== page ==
Hydrogen embrittlement revealed via novel in situ fracture experiments using notched micro-cantilever specimens
MetadataShow full item record
Original versionActa Materialia. 2018, 142 236-247. 10.1016/j.actamat.2017.09.057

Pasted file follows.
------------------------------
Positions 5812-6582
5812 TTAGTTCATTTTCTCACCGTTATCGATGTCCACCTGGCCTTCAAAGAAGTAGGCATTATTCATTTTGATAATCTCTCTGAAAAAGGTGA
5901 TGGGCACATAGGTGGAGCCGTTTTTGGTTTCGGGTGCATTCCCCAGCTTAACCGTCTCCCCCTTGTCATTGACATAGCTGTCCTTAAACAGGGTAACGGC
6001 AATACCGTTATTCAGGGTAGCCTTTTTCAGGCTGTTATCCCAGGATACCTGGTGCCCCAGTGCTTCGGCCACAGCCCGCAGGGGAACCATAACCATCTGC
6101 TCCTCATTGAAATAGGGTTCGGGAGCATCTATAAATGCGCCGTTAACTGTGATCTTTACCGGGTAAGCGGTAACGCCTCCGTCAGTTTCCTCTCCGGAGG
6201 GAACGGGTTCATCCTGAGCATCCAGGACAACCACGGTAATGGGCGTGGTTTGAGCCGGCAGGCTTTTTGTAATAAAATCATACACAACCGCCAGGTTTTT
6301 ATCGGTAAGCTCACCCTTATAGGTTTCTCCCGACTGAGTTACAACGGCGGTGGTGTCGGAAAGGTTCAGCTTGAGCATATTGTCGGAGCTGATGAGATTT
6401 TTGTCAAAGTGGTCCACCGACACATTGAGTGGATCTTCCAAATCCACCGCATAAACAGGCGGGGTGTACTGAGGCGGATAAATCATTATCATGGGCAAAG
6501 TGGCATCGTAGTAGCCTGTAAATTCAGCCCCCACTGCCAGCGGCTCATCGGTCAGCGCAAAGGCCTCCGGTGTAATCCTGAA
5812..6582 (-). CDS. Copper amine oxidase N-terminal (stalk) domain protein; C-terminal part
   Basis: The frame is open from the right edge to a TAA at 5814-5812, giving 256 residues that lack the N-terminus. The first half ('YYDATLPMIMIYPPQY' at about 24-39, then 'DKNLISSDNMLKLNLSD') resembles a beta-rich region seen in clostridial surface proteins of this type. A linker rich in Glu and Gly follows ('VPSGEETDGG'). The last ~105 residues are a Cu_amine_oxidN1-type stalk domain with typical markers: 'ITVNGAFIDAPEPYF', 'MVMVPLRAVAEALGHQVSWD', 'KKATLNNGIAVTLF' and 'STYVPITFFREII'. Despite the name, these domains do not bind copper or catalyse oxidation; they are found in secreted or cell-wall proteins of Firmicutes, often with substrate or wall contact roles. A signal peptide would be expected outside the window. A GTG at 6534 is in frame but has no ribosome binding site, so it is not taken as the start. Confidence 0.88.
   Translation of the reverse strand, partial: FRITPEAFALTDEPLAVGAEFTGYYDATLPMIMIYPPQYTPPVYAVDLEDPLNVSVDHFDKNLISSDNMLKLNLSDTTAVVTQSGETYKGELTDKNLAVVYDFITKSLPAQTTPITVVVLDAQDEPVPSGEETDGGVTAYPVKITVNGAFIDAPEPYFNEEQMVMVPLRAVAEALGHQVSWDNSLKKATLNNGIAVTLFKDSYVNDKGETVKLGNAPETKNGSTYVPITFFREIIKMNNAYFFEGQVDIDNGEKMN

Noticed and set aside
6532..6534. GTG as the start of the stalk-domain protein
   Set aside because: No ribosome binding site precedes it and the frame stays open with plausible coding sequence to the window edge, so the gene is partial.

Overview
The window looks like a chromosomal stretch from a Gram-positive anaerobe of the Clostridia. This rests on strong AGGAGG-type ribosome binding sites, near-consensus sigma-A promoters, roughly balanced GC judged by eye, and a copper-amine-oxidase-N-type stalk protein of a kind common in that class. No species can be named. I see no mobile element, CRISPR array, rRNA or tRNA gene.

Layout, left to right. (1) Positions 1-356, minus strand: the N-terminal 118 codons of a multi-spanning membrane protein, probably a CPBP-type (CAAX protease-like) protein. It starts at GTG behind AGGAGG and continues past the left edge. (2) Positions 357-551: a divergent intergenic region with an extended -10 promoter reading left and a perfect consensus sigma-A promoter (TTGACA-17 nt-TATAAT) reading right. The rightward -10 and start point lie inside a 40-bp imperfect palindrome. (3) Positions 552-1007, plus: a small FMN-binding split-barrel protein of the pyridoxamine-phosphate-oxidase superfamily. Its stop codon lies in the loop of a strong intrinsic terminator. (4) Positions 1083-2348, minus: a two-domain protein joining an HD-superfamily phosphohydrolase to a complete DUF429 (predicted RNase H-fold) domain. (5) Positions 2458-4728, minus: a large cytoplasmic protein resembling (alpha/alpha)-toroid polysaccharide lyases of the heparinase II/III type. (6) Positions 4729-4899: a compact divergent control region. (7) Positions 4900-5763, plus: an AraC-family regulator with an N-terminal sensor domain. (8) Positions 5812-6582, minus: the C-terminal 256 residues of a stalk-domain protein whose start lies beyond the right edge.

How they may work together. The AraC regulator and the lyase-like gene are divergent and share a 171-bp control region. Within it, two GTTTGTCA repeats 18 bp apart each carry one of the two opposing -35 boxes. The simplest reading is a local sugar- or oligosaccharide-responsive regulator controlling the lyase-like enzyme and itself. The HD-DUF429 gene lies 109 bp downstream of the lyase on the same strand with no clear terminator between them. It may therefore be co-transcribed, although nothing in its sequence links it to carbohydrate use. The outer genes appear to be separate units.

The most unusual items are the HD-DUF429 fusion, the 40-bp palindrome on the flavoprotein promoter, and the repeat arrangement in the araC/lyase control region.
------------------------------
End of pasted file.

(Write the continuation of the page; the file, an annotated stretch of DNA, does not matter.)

The susceptibility of the FeAl intermetallic alloy to hydrogen-assisted cracking was investigated by in situ fracture experiments using notched micrometre-sized specimens using an Environmental Scanning Electron Microscope (ESEM). The notched beams were loaded under two different environmental conditions: one in high vacuum (5 × 10−4 Pa) to avoid hydrogen effects and one under a certain water vapor pressure (450 Pa) to promote hydrogen uptake. The fracture behaviour on a non-ASTM-standard micro-sized specimen was successfully studied by the experimental approach, and the microstructure of the whole crack area was analysed by Transmission Kikuchi Diffraction (TKD) and Transmission electron microscopy (TEM) techniques. Three crack growth stages were observed in all the specimens: i) elastic regime, ii) notch blunting and micro-crack formation; and iii) stable crack growth. We observed an accelerated crack propagation rate in specimens under hydrogen exposure. The hydrogen embrittlement phenomenon was found to occur because of the strong hydrogen-dislocation interactions. The combined effect of hydrogen-enhanced dislocation nucleation and hydrogen-restricted dislocation mobility is responsible for the hydrogen-enhanced cracking behaviour.